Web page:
In essence it’s the colonial and imperial hangover of the “North” against the “Savage South” who must get tutorials on “tolerance”, “peace” and “multiculturalism.” This hangover is the binding thread of policy, business, academia and media in the West. Woven with the cloth of liberty, religious freedom and human rights. Of American Exceptionalism and the superiority of the Anglo-Saxon world. An outsider like Donald Trump might be loathed. But the moment he does “right” things against Iran or Venezuela, he is a darling.

Try pointing out the racial violence on American streets, the bogus wars it wages in Middle East or elsewhere; or the travel bans it has on Muslims from around the world. Try asking them why they oppose countries which choose an independent course, such as Russia, China, Syria or Iran—and yet pat those who were dictators like Suharto and Pinochet and reserved bayonets for their citizens. Why proven legends of humanity such as Salvador Allende, Kenneth Kaunda or Kwame Nkrumah don’t catch their ticking human hearts.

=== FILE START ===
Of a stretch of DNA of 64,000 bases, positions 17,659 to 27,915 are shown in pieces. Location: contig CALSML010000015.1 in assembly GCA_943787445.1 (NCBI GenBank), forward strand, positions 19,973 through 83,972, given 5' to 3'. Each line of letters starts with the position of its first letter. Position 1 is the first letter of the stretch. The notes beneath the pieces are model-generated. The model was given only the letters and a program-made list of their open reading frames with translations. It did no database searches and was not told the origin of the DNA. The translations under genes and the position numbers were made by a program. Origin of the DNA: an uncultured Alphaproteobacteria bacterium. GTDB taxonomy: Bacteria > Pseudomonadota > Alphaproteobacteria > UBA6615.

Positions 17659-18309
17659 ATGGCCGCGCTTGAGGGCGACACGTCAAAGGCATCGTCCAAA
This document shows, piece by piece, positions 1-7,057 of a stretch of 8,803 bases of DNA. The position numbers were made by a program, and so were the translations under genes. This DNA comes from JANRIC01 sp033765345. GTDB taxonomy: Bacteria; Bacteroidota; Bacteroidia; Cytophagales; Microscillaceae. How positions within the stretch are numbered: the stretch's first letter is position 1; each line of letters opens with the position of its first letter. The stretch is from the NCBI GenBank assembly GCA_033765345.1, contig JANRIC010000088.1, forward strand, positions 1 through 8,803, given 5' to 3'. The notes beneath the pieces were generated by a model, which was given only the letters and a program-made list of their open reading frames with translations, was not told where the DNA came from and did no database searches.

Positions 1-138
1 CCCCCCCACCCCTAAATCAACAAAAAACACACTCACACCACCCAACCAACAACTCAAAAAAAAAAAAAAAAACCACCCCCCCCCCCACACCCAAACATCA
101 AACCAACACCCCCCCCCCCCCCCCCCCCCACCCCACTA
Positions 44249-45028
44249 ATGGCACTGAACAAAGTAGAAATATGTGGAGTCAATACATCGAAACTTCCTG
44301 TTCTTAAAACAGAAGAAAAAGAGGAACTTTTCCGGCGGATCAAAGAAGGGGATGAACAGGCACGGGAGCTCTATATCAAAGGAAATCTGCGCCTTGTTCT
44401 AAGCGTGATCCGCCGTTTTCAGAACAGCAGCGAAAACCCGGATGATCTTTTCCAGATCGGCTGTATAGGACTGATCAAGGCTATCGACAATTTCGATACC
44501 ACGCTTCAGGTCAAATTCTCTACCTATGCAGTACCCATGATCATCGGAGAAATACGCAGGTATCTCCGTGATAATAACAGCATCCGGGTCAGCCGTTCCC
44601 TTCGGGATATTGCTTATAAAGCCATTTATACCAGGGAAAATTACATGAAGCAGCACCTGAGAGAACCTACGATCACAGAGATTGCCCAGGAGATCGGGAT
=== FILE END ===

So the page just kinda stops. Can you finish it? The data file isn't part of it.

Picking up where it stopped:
Why local elites mirror Colonial masters

The Indian case is typical of any country which has freed itself from the colonial yoke. The freed countries are left with elites who are a mirror image of the masters. Same language and mannerism. Their worldview is similar. In due course, the two collaborate. They work to validate each other. When masses go against such a view, they are “savages” and “bigots.” Then popular mandates,such as for Rouhani, Assad, Putin, Xi or Modi, don’t matter. For the “masses” are not allowing the “classes” to keep the countries unstable; to exploit its’ wealth and resources.

It shouldn’t be too difficult for an educated Indian to comprehend that media is business. Media is not out there for ordinary folks. It’s for profit. Such profit would only come from subscribers. Home subscribers in UK or US are forever looking for who is a “good” or “bad” guy. Such boxes are duly created. In India’s context, those who could afford the subscription of Western media outlets such as Washington Post, New York Times or the Guardian are prime catch. Ordinary folks, who neither could understand English nor pay to buy Western rags, don’t matter. When such faceless masses, who don’t come to TV studios, rise and Trump, Putin Modi or Brexit happens, there is mayhem.